You can assign an individual PCIe endpoint (or direct I/O-assignable) device to a domain. This use of PCIe endpoint devices increases the granularity of the device assignment to I/O domains. This capability is delivered by means of the direct I/O (DIO) feature.
The DIO feature enables you to create more I/O domains than the number of PCIe buses in a system. The possible number of I/O domains is now limited only by the number of PCIe endpoint devices.
A PCIe endpoint device can be one of the following:
A PCIe card in a slot
An on-board PCIe device that is identified by the platform
The following diagram shows that the PCIe endpoint device, PCIE3, is assigned to an I/O domain. Both bus pci_0 and the switch in the I/O domain are virtual. The PCIE3 endpoint device is no longer accessible in the primary domain.
In the I/O domain, the pci_0 block and the switch are a virtual root complex and a virtual PCIe switch, respectively. This block and switch are similar to the pci_0 block and the switch in the primary domain. In the primary domain, the devices in slot PCIE3 are a “shadow” form of the original devices and are identified as SUNW,assigned.
Caution - You cannot use Oracle Solaris hot-plug operations to hot-remove a PCIe endpoint device after that device is removed from the primary domain by using the ldm remove-io command. For information about replacing or removing a PCIe endpoint device, see Making PCIe Hardware Changes.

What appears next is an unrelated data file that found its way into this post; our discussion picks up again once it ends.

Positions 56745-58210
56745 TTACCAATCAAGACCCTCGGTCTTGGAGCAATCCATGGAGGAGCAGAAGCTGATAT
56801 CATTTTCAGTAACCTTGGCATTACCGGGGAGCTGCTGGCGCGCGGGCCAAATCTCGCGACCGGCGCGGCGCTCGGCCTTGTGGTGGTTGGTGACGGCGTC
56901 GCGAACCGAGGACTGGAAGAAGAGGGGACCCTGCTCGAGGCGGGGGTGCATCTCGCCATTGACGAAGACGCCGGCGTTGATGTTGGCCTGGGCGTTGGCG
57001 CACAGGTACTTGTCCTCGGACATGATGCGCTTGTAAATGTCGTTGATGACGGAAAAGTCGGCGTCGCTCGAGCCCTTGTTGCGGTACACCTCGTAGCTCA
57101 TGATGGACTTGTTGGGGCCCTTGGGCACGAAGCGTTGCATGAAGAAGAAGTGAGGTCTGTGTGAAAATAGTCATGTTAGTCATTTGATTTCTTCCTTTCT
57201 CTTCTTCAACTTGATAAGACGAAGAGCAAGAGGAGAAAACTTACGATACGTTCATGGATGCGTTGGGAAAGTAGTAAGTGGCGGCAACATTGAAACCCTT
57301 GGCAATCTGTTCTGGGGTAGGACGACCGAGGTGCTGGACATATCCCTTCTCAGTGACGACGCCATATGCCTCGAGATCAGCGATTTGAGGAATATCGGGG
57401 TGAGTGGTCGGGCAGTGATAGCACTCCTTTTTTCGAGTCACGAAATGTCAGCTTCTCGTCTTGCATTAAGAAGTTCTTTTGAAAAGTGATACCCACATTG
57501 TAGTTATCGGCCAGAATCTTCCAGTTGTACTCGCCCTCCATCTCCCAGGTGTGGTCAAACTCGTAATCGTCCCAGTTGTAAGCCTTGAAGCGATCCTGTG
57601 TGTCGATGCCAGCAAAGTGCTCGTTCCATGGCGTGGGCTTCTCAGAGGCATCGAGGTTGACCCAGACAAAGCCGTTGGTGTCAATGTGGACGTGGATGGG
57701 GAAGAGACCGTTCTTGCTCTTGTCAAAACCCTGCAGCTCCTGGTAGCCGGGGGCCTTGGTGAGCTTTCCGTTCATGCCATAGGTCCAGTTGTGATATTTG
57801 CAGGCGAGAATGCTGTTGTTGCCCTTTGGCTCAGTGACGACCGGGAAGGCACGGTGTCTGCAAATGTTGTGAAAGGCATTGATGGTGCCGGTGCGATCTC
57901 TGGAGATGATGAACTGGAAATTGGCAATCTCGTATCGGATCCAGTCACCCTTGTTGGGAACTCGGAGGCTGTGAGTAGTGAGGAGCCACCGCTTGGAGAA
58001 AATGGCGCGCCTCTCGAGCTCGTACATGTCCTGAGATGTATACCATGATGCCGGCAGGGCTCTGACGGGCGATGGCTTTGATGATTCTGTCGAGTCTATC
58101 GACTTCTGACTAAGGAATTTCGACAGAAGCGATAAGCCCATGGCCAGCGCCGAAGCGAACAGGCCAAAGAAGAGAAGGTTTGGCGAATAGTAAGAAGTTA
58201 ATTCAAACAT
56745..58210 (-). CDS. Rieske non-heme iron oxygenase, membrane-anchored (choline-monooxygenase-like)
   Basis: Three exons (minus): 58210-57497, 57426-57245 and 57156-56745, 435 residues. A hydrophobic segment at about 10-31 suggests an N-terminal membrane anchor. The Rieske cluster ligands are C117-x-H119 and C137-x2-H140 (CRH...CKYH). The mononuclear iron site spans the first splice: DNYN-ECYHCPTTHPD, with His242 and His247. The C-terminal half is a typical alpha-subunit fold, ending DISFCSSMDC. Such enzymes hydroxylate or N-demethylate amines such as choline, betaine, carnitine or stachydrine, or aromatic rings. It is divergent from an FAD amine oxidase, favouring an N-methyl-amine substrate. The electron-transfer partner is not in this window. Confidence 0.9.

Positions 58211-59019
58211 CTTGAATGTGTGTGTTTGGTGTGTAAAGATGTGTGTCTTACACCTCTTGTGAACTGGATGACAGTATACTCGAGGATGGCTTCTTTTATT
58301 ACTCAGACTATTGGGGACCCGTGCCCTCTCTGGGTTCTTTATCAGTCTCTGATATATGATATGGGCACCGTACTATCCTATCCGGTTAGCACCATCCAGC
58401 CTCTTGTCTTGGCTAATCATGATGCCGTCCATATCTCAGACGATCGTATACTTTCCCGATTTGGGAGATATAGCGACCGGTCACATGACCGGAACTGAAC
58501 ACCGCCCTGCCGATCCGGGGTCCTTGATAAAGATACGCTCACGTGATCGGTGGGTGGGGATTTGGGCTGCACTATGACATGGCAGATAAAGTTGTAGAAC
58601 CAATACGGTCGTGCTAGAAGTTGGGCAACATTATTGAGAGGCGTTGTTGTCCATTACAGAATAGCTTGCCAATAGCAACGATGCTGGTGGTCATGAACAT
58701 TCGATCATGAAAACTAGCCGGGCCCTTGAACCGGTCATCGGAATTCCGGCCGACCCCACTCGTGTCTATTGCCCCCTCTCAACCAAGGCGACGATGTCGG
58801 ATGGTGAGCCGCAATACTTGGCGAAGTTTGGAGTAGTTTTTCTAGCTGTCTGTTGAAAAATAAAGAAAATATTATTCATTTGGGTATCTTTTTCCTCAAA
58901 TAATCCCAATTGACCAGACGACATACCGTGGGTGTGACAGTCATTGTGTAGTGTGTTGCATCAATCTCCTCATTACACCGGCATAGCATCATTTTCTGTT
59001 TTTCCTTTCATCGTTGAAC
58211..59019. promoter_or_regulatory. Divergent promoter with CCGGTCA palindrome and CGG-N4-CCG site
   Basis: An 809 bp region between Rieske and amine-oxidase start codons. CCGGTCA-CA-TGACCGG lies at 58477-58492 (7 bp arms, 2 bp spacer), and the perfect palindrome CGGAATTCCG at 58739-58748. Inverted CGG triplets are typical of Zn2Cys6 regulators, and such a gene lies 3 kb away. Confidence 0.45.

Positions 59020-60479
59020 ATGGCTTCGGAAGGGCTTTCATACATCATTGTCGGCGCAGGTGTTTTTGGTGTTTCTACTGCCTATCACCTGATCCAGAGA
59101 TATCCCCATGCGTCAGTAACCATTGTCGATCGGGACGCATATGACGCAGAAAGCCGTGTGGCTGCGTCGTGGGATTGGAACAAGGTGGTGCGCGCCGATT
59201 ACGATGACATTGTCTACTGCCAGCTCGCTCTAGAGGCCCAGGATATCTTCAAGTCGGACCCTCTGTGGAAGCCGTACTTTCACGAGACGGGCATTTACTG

Figure 5 Assigning a PCIe Endpoint Device to an I/O Domain
Use the ldm list-io command to list the PCIe endpoint devices.
Though the DIO feature permits any PCIe card in a slot to be assigned to an I/O domain, only certain PCIe cards are supported. See Direct I/O Hardware and Software Requirements.
Caution - PCIe cards that have a bridge are not supported. PCIe function-level assignment is also not supported. Assigning an unsupported PCIe card to an I/O domain might result in unpredictable behavior.
The following items describe important details about the DIO feature:
This feature is enabled only when all the software requirements are met. See Direct I/O Hardware and Software Requirements.
Only PCIe endpoints that are connected to a PCIe bus assigned to a root domain can be assigned to another domain with the DIO feature.
I/O domains that use DIO have access to the PCIe endpoint devices only when the root domain is running.
Rebooting the root domain affects I/O domains that have PCIe endpoint devices. See Rebooting the Root Domain With PCIe Endpoints Configured. The root domain also performs the following tasks:
Initializes and manages the PCIe bus.
Handles all bus errors that are triggered by the PCIe endpoint devices that are assigned to I/O domains. Note that only the primary domain receives all PCIe bus-related errors.